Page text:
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J Cancer Educ. 2015 Dec;30(4):759-65. doi: 10.1007/s13187-014-0773-0.

CaPSCA: Evaluation of a Brief Cancer Prevention Education Programme to Promote Balanced Diet in French School Children.

Author information

1
B-Research/Université Paris-Ouest Nanterre la Défense, 8 Rue du Capitaine Madon, 75018, Paris, France. laura.rennie@b-research.fr.
2
B-Research/Université Paris-Ouest Nanterre la Défense, 8 Rue du Capitaine Madon, 75018, Paris, France.
3
Académie Nationale de Médecine, Paris, France.

Abstract

This study examined the effectiveness of two cancer prevention interventions in improving balanced diet among French children aged 12-14 years. The educational techniques used were taken from the taxonomy of behaviour change techniques (BCTs; Abraham & Michie, 2008). Allocation to intervention group (intervention versus control) was randomised at the school-level, the intervention group received two interventions, each of 1-h duration, containing BCTs including advocated attitude, anticipated success/regret, behaviour modelling and barrier identification. Self-reported diet was assessed pre- and post-interventions. The resulting data were coded by a nutritionist and transformed into a novel measure representing the extent to which the participant achieved a balanced diet. Multilevel modelling indicated that, having taken into account the clustered nature of the data, gender and the differing socio-economic status of the participants, balanced diet decreased over time, b=-1.23, t(1830)=-2.79, p=0.005, but this was qualified by a significant interaction effect with intervention, b=1.42, t(1830)=1.98, p=0.047. Separate models for each intervention group revealed that balanced diet decreased over time in the control group, b=-1.25, t(1195)=-2.47, p=0.014, but did not in the intervention group, b=0.19, t(635)=0.44, p=0.66, suggesting a buffering effect of the interventions on balanced diet over time. These findings demonstrate the effectiveness of educational interventions using established behaviour change techniques, to change behaviour.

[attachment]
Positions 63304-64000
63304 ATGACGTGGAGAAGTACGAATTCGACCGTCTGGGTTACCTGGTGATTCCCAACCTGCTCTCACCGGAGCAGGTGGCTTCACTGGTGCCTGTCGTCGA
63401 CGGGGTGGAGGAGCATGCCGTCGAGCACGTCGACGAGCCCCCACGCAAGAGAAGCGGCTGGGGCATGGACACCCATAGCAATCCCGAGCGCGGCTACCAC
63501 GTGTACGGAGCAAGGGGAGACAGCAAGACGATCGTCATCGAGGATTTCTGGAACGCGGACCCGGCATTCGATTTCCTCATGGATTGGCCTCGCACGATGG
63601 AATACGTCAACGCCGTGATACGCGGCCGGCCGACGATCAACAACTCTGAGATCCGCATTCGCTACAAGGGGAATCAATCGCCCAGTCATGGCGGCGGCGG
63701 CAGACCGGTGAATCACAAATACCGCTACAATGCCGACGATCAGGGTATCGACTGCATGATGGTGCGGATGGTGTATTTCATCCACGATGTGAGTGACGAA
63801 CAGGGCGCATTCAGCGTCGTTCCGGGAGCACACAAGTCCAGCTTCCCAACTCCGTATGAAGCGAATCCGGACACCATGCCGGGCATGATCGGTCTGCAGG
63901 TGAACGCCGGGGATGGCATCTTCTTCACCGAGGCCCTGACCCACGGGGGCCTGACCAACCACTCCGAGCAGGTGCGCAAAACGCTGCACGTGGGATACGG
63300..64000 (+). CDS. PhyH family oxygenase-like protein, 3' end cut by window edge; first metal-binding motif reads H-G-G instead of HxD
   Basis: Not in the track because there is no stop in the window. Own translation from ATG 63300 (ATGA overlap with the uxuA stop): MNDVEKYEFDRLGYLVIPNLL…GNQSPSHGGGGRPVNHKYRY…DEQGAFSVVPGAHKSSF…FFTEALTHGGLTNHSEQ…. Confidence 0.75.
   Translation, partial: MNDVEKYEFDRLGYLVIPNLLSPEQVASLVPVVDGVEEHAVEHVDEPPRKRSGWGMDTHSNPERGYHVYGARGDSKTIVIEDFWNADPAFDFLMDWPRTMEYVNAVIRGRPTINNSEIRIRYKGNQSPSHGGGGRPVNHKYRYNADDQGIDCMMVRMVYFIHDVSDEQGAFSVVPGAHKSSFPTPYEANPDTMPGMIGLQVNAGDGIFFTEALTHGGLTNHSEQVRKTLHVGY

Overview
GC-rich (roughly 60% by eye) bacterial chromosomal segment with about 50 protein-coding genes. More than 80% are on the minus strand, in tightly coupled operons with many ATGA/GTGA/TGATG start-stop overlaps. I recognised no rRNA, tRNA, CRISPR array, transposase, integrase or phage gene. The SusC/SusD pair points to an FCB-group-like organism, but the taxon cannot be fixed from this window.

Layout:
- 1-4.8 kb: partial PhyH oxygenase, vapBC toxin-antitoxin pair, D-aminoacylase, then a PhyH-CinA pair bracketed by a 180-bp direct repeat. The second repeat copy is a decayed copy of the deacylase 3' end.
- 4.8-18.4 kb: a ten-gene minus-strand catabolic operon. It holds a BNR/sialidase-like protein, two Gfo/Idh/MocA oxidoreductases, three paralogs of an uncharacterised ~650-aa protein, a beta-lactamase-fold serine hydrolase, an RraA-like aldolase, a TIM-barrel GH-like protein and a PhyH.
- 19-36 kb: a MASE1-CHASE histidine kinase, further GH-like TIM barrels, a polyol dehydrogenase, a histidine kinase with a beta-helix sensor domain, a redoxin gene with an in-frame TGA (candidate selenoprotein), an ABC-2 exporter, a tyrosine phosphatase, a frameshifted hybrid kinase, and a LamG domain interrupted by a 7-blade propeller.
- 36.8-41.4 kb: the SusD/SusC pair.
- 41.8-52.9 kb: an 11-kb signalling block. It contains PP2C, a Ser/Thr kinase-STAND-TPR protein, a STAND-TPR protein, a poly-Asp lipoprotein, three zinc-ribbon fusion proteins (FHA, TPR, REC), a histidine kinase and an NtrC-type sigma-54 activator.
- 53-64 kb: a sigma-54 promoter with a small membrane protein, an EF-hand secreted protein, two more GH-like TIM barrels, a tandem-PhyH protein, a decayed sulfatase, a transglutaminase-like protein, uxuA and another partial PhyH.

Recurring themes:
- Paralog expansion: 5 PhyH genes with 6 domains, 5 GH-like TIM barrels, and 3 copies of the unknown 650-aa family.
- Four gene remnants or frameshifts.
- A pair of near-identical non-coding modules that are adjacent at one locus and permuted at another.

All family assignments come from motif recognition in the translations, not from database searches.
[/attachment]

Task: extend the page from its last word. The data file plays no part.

KEYWORDS:

Adolescents; Balanced diet; Cancer prevention; Education; Health behaviour change; Intervention

PMID:
25527069
DOI:
10.1007/s13187-014-0773-0
[Indexed for MEDLINE]

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